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Efficacy of using cognitive status in predicting psychosis : a 7-year follow-up

Riecher-Rössler, Anita and Pflueger, Marlon O. and Aston, Jacqueline and Borgwardt, Stefan J. and Brewer, Warrick J. and Gschwandtner, Ute and Stieglitz, Rolf-Dieter. (2009) Efficacy of using cognitive status in predicting psychosis : a 7-year follow-up. Biological psychiatry : the journal of the Society of Biological Psychiatry, Vol. 66. pp. 1023-1030.

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Official URL: http://edoc.unibas.ch/dok/A6004347

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Abstract

BACKGROUND: Despite extensive early detection research in schizophrenic psychoses, methods for identifying at-risk individuals and predicting their transition to psychosis are still unreliable. Moreover, there are sparse data on long-term prediction. We therefore investigated long-term psychosis transition in individuals with an At Risk Mental State (ARMS) and examined the relative efficacy of clinical and neuropsychological status in optimizing the prediction of transition. METHODS: Sixty-four individuals with ARMS for psychosis were identified from all referrals to our early detection clinic between March 1, 2000 and February 29, 2004. Fifty-three (83%) were followed up for up to 7 (mean 5.4) years. RESULTS: Twenty-one of the 53 staying in follow-up developed psychosis, corresponding to a transition rate of .34 (Kaplan-Meier estimates). Median time to transition was 10 months (range >1-55). Six of all transitions (29%) occurred only after 12 months from referral. Best transition predictors within this population were selected attenuated psychotic symptoms (suspiciousness), negative symptoms (anhedonia/asociality), and cognitive deficits (reduced speed of information processing). With these predictors in an integrated model for predicting transition to psychosis, the overall predictive accuracy was 80.9% with a sensitivity of 83.3% and a specificity of 79.3%. CONCLUSIONS: Follow-up of ARMS subjects should exceed the usual 12 months. Prediction of transitions could be improved by a stronger weighting of certain early symptoms and by introducing neurocognitive tests into a stepwise risk assessment. Confirmatory research will hopefully further improve risk algorithm, including psychopathology and neuropsychological performance, for clinical application in early detection clinics.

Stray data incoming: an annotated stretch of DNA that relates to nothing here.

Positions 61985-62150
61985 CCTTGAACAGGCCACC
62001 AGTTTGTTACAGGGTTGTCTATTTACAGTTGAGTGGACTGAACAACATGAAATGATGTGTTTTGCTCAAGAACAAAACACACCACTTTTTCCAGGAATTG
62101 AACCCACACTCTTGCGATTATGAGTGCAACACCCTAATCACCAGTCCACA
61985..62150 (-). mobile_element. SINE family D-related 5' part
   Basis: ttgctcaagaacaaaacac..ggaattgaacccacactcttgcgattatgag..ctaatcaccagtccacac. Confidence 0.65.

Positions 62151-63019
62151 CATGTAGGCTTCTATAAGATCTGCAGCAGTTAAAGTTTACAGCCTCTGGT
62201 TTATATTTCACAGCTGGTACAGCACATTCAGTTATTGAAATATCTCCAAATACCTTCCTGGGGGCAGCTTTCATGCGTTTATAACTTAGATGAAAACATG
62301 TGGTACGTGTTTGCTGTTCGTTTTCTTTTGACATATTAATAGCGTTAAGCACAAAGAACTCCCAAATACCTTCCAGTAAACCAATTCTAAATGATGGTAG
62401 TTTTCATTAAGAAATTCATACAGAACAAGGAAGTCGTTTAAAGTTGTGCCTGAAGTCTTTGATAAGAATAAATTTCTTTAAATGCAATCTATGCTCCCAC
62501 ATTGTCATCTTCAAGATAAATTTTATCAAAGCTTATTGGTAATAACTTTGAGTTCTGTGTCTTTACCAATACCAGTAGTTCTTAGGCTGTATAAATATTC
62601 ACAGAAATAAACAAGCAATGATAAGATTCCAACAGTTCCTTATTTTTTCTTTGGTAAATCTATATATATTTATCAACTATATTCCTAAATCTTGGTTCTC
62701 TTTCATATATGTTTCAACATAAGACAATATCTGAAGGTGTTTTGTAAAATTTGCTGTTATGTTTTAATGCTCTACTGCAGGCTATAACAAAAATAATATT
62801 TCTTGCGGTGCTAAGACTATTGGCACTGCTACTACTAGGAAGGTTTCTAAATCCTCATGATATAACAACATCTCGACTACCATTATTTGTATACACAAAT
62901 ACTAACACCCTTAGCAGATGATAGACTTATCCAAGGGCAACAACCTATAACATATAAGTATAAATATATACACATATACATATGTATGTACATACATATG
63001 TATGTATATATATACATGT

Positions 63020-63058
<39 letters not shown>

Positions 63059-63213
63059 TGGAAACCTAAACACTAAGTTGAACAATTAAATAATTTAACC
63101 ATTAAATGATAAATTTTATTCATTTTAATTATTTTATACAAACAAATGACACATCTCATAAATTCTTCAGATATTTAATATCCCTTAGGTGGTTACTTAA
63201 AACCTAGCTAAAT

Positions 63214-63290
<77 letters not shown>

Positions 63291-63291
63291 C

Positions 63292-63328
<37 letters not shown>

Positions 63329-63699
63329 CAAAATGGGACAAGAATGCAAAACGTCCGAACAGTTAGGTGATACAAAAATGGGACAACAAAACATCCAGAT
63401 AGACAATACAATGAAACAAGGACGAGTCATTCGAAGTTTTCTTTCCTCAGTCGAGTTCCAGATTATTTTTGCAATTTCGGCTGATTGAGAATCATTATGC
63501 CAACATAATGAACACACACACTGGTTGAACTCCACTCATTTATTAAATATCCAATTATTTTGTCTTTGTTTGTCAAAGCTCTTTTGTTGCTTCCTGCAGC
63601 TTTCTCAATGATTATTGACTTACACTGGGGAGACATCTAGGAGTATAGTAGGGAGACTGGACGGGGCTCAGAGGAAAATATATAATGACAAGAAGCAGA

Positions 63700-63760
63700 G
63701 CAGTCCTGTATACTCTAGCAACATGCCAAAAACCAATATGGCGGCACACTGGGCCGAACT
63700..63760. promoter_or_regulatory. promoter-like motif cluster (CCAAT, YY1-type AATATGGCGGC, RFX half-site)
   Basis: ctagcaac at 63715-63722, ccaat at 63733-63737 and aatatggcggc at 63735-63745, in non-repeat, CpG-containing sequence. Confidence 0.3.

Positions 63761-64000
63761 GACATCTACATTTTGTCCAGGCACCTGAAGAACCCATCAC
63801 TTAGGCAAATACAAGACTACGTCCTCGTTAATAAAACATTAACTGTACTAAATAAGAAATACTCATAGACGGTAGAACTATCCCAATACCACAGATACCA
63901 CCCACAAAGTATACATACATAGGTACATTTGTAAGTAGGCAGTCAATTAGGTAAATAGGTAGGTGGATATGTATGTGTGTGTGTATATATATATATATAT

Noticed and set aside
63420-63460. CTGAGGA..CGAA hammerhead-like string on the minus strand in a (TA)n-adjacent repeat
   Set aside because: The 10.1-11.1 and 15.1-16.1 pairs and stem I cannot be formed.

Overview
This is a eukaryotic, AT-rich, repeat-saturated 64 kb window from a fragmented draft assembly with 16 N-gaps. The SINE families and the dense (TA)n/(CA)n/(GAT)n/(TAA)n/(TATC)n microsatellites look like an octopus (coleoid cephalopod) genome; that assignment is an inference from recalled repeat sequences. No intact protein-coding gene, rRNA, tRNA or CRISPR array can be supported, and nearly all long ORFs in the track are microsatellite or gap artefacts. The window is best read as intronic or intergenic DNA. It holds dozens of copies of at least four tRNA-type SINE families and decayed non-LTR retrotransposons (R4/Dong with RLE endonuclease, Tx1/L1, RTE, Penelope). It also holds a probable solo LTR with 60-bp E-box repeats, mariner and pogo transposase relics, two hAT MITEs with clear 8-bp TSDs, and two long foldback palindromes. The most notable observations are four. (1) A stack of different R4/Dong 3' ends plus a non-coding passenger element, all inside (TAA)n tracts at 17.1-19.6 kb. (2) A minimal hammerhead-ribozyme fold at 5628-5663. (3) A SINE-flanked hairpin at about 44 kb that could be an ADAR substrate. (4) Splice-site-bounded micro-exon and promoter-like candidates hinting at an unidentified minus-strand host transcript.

Faculties and Departments:03 Faculty of Medicine > Bereich Psychiatrie (Klinik) > Erwachsenenpsychiatrie UPK > Erwachsenenpsychiatrie (Lang)
03 Faculty of Medicine > Departement Klinische Forschung > Bereich Psychiatrie (Klinik) > Erwachsenenpsychiatrie UPK > Erwachsenenpsychiatrie (Lang)
07 Faculty of Psychology > Departement Psychologie > Forschungsbereich Klinische Psychologie und Neurowissenschaften > Klinische Psychologie und Psychiatrie (Stieglitz)
03 Faculty of Medicine > Bereich Psychiatrie (Klinik) > Erwachsenenpsychiatrie UPK > Erwachsenenpsychiatrie (Riecher-Rössler)
03 Faculty of Medicine > Departement Klinische Forschung > Bereich Psychiatrie (Klinik) > Erwachsenenpsychiatrie UPK > Erwachsenenpsychiatrie (Riecher-Rössler)
03 Faculty of Medicine > Bereich Psychiatrie (Klinik) > Erwachsenenpsychiatrie UPK > Neuropsychiatrie (Borgwardt)
03 Faculty of Medicine > Departement Klinische Forschung > Bereich Psychiatrie (Klinik) > Erwachsenenpsychiatrie UPK > Neuropsychiatrie (Borgwardt)
UniBasel Contributors:Stieglitz, Rolf Dieter and Borgwardt, Stefan and Gschwandtner, Ute and Riecher-Rössler, Anita
Item Type:Article, refereed
Article Subtype:Research Article
Bibsysno:Link to catalogue
Publisher:Elsevier
ISSN:0006-3223
Note:Publication type according to Uni Basel Research Database: Journal article
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Last Modified:05 May 2016 03:10
Deposited On:11 Oct 2012 15:17

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